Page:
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I am new to batch files and have some basic understanding and can edit batches if I see them in front of me. I wonder if you could help me with the following requirement for my batch file.

Is there a file in a directory with a modified date of today
If yes
Is there a certain text string of ‘test’ in the file
    If yes
        echo ‘test string found’
    Else
        echo ‘test string NOT found’
Else 
    Echo ‘no file today’
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3 Answers 3

Do not put the batch in the searched folder (the batch file contains the test string!):

@echo off &setlocal
:: first modify the search path here!
set "searchpath=."
set "text=test"

dir /a-d | find "%date%" >nul || (echo no file today&goto :eof)
for /f "tokens=3*" %%i in ('dir /a-d %searchpath% ^| find "%date%"') do (
    for /f %%k in ('findstr /mc:"%text%" "%searchpath%\%%j"') do (
        if not "%%k"=="" set "found=true"
    )
)
if not defined found (echo test string NOT found) else echo test string found
endlocal

Edit: this version is for European date format, e.g. dd.mm.yyyy.

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With each of the commands I list here, you can do commandname /? for more information.

The 2nd token of the %date% environment variable and the date /t command display today's date in the same format as a dir listing.

The dir command has an available /a switch which allows displaying only files with (or without) a specific attribute. To exclude directories (such as . and ..) use dir /a:-d.

You can capture the output of commands using for /f.

Finally, you can test for the existence of a string using either the find or the findstr command. findstr lets you search using regular expressions for a little more flexibility. But if you just want to search for a literal string, find will work just fine.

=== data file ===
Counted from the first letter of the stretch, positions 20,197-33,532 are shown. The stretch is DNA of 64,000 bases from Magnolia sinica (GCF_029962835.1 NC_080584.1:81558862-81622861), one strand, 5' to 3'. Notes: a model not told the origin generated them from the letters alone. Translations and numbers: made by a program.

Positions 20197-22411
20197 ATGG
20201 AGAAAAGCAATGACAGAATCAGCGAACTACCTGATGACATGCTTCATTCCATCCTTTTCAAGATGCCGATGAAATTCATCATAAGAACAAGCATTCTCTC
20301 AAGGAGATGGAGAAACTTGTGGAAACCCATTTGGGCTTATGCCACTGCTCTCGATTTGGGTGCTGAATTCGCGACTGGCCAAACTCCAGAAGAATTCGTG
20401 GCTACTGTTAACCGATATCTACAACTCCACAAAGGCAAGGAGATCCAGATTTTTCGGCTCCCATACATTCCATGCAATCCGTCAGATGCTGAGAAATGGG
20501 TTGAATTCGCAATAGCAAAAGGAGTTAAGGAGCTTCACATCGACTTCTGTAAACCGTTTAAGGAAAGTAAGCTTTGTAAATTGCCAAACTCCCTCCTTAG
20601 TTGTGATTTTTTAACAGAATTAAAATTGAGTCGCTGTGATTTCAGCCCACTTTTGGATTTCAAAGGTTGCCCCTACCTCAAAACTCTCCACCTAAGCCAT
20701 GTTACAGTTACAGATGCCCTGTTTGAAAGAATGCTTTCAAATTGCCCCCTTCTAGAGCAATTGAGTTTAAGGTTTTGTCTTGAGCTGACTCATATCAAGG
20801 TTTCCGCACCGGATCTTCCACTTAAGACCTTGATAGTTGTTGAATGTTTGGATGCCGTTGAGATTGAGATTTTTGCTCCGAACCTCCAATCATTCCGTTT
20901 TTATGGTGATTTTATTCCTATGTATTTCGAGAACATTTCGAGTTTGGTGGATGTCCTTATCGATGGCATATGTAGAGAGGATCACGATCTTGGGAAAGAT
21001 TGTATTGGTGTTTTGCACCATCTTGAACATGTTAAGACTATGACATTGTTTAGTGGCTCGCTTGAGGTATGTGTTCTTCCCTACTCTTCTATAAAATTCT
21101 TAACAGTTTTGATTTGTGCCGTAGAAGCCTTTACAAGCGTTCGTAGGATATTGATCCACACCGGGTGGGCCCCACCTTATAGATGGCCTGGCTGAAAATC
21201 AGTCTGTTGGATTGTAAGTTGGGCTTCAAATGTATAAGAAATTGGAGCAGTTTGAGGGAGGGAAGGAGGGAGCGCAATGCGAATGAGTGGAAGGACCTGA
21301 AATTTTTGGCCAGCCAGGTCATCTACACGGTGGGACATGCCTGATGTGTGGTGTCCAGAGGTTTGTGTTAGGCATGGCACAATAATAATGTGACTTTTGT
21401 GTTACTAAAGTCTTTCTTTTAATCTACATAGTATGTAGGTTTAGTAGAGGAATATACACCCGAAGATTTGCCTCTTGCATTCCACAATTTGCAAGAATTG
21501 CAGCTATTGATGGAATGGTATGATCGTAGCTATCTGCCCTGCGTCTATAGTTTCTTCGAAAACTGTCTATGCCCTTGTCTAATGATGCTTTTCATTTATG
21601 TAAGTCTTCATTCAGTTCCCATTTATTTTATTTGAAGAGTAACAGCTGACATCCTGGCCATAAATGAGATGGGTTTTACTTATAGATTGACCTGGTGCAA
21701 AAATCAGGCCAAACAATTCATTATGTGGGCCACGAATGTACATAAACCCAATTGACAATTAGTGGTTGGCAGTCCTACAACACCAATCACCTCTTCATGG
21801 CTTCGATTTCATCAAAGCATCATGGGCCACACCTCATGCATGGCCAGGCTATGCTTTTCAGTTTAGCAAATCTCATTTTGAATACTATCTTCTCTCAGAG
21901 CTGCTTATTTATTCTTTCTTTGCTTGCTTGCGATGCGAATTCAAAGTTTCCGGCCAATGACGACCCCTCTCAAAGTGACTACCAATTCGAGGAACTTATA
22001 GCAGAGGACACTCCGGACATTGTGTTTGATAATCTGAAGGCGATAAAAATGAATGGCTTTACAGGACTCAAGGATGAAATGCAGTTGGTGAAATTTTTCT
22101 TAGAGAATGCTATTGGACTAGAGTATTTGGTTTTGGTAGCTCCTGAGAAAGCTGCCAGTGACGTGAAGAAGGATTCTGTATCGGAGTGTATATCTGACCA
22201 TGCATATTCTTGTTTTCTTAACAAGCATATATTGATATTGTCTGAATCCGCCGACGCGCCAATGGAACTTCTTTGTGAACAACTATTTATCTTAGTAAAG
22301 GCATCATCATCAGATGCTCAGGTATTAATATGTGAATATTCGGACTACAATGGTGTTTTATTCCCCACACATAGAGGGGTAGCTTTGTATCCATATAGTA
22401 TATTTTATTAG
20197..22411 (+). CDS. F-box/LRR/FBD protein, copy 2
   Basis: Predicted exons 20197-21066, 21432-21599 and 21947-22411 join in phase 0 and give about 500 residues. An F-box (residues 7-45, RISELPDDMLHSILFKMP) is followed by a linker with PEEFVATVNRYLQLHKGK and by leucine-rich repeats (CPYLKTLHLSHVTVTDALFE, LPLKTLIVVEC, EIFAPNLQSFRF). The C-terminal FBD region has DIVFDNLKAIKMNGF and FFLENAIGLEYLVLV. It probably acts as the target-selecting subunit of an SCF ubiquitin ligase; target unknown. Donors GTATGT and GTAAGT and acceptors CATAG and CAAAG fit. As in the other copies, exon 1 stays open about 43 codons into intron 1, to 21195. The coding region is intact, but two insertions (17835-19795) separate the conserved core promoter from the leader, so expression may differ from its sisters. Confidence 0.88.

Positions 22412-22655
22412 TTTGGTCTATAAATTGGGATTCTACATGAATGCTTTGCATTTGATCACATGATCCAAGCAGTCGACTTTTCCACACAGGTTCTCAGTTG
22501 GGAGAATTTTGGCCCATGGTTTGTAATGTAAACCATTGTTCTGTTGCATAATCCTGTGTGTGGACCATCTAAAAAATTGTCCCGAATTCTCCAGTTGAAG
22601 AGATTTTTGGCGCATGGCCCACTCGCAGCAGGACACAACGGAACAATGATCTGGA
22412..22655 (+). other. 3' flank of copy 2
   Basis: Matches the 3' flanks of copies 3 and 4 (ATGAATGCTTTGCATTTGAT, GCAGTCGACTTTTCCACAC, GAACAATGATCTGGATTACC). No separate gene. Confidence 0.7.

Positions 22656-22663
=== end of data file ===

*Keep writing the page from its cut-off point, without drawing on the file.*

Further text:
Put all that together:

@echo off

rem "setlocal" prevents any variables you set within your batch script
rem from remaining as environment orphans after the script completes.
setlocal

rem set variable %today% as the second token of %date%
for /f "tokens=2" %%I in ("%date%") do set today=%%I

rem dir list, skip directories, skip this batch script, include only files with a date matching %today%
for /f "tokens=4*" %%H in ('dir /a-d ^| findstr /v /i "%~nx0$" ^| find "%today%"') do (

    rem record success for later
    set found=1

    rem search file %%I for "string" (case-insensitive).
    find /i "string" "%%I">NUL

    rem Was last command successful?
    if %ERRORLEVEL%==0 (
        echo Test string found
    ) else (
        echo Test string NOT found
    )
)

rem if success was not recorded
if not defined found echo No file today

Then when you start to see your coding more as a means of artistic expression than a means to an end, you can perform more advanced trickery to perform the same task with fewer lines of code.

@echo off
setlocal
for /f "tokens=2" %%I in ("%date%") do set today=%%I
for /f "tokens=4*" %%H in ('dir /a-d ^| findstr /v /i "%~nx0$" ^| find "%today%" ^|^| echo No file today 1^>^&2') do (
    (find /i "string" "%%I" >NUL && (
        echo Test string found.
    )) || echo Test string not found.